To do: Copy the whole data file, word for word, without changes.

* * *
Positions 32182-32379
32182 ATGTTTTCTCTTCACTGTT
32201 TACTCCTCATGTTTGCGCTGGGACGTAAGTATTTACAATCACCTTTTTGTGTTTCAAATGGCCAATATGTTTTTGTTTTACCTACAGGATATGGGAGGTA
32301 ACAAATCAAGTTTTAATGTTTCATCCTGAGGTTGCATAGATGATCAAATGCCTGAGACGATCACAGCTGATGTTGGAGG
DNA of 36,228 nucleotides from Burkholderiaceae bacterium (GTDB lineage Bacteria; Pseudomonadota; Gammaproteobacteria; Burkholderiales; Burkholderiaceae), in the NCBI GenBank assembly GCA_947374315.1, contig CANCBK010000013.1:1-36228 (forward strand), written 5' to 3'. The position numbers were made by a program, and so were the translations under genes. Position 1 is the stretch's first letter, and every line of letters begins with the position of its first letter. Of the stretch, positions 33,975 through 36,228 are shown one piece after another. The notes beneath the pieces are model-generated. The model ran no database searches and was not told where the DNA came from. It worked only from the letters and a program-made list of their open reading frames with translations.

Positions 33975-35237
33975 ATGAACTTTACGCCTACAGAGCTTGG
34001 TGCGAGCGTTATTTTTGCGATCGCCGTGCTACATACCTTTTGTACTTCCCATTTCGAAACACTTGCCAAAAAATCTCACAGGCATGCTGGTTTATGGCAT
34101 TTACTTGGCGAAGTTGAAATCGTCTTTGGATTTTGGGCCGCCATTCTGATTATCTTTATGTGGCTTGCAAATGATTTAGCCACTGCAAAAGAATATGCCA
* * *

Positions 32182-32379
32182 ATGTTTTCTCTTCACTGTT
32201 TACTCCTCATGTTTGCGCTGGGACGTAAGTATTTACAATCACCTTTTTGTGTTTCAAATGGCCAATATGTTTTTGTTTTACCTACAGGATATGGGAGGTA
32301 ACAAATCAAGTTTTAATGTTTCATCCTGAGGTTGCATAGATGATCAAATGCCTGAGACGATCACAGCTGATGTTGGAGG
DNA of 36,228 nucleotides from Burkholderiaceae bacterium (GTDB lineage Bacteria; Pseudomonadota; Gammaproteobacteria; Burkholderiales; Burkholderiaceae), in the NCBI GenBank assembly GCA_947374315.1, contig CANCBK010000013.1:1-36228 (forward strand), written 5' to 3'. The position numbers were made by a program, and so were the translations under genes. Position 1 is the stretch's first letter, and every line of letters begins with the position of its first letter. Of the stretch, positions 33,975 through 36,228 are shown one piece after another. The notes beneath the pieces are model-generated. The model ran no database searches and was not told where the DNA came from. It worked only from the letters and a program-made list of their open reading frames with translations.

Positions 33975-35237
33975 ATGAACTTTACGCCTACAGAGCTTGG
34001 TGCGAGCGTTATTTTTGCGATCGCCGTGCTACATACCTTTTGTACTTCCCATTTCGAAACACTTGCCAAAAAATCTCACAGGCATGCTGGTTTATGGCAT
34101 TTACTTGGCGAAGTTGAAATCGTCTTTGGATTTTGGGCCGCCATTCTGATTATCTTTATGTGGCTTGCAAATGATTTAGCCACTGCAAAAGAATATGCCA